Despite a wave of sweepingly positive reviews, I wasn’t initially sold on Netflix’s latest and possibly greatest series yet, Daredevil.

After a slew of forgettable sequels topped off with the disappointing Age of Ultron, Marvel hasn’t exactly given us a reason to have much faith lately. But as it turns out, Daredevil sets a tone and style that’s in a world of its own.

The show is being touted as “Marvel for adults,” and for good reason. Between the amazingly choreographed combat scenes and graphic violence – Daredevil sets a new standard for the franchise.

It’s quite a jump from the sugarcoated films that usually come out of Marvel Studios. But seeing as Marvel controls their top creatives as strictly as Kim Jong Un controls his country, there’s one big unanswered question.

How did Daredevil get away with this?

Well for one, Netflix grants plenty of creative freedom. Cindy Holland, the head of original content at Netflix, stated the following quote in an interview with Hollywood Reporter:

“We view our job as helping support the creators to fulfill their vision, not ours. We view ourselves as the objective outsider.”

This quote is so beautiful that I would easily get it tattooed on my bicep. After all, Disney and Marvel have an ugly track record of having unreasonable restrictions over their creative teams.

It’s what happened with Ant-Man’s former director Edgar Wright, and what caused him to walk out. Age of Ultron director Joss Whedon has been very transparent about the studio battles he fought. Not to mention, Disney has also gotten nasty with theaters distributing Age of Ultron. 

But remember, Daredevil isn’t controlled directly by Marvel Studios. And this time, Disney’s ABC Productions is merely a production partner, not the head honcho.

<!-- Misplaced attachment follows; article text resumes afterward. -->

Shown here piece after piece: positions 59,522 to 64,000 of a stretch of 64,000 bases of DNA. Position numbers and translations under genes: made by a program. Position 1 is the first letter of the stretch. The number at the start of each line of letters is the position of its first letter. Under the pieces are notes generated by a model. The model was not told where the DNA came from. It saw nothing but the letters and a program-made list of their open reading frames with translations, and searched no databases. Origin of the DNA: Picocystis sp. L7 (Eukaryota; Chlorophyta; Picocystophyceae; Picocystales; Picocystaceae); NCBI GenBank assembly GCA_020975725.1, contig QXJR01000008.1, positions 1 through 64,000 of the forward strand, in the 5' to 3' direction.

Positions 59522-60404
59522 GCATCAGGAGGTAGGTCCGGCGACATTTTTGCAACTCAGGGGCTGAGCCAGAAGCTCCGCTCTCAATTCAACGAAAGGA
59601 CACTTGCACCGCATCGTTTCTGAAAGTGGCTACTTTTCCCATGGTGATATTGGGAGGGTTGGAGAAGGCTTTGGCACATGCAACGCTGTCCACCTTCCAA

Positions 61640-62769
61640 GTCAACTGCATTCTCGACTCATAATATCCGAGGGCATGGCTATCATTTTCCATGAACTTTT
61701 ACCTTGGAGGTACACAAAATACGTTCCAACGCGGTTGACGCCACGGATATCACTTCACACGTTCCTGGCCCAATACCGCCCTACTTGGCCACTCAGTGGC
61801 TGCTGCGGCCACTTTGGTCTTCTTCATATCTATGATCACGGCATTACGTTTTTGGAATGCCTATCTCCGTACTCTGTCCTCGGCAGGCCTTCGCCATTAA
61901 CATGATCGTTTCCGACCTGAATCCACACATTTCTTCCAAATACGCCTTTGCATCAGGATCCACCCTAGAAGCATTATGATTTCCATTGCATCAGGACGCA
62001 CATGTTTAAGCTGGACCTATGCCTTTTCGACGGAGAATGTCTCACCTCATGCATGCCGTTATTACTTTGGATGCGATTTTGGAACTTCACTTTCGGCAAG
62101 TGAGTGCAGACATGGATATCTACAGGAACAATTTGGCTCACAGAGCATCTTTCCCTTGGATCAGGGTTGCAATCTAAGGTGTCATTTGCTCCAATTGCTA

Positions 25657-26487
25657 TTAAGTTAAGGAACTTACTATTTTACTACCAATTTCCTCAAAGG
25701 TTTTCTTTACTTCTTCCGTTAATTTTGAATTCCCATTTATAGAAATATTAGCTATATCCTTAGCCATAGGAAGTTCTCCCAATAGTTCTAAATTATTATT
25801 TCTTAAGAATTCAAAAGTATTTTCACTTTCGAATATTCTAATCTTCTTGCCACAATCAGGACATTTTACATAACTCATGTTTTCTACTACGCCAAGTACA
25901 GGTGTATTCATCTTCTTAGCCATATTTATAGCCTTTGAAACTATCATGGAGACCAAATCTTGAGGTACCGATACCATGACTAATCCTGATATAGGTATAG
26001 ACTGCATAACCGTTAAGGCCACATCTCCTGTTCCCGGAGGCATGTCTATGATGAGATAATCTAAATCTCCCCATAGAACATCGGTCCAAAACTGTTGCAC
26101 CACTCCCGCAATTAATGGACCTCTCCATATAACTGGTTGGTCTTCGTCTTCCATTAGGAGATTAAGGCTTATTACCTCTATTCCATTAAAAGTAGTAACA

[quote_left]”“We view our job as helping support the creators to fulfill their vision, not ours. We view ourselves as the objective outsider.””[/quote_left]

The show operates through Goddard Textiles (the creator’s company), ABC Productions, and Marvel Television (a sub-division of Marvel Studios).

Drew Goddard – the guy behind the Daredevil show – has been involved in some of the most iconic shows and most unique movies of the past decade. Besides creating and writing for the Daredevil series, Goddard’s got his name on the likes of Lost, Alias, Cloverfield, and Buffy the Vampire Slayer. 

Then, there’s Netflix.

Netflix can rescue shows from their evil overlords just as well as they can bring shows back from the dead. They grant their creatives quite a bit of freedom in allowing them to make the content that they want to create. Just look at Orange is the New Black, which could easily pass for the Internet equivalent of an HBO show.

It’s pretty simple. When you grant directors and writers more creative freedom, you get a better product. Netflix’s loose restrictions combined with a creative team bursting with experience and vision has led to one hell of a show. And while it’s not perfect, it’s well-done and different.

It’s different from other Marvel products.

It’s different from other superhero shows.

And it’s different in that it doesn’t dumb itself down for the sake of wider audience appeal.

Most importantly? The difference is working.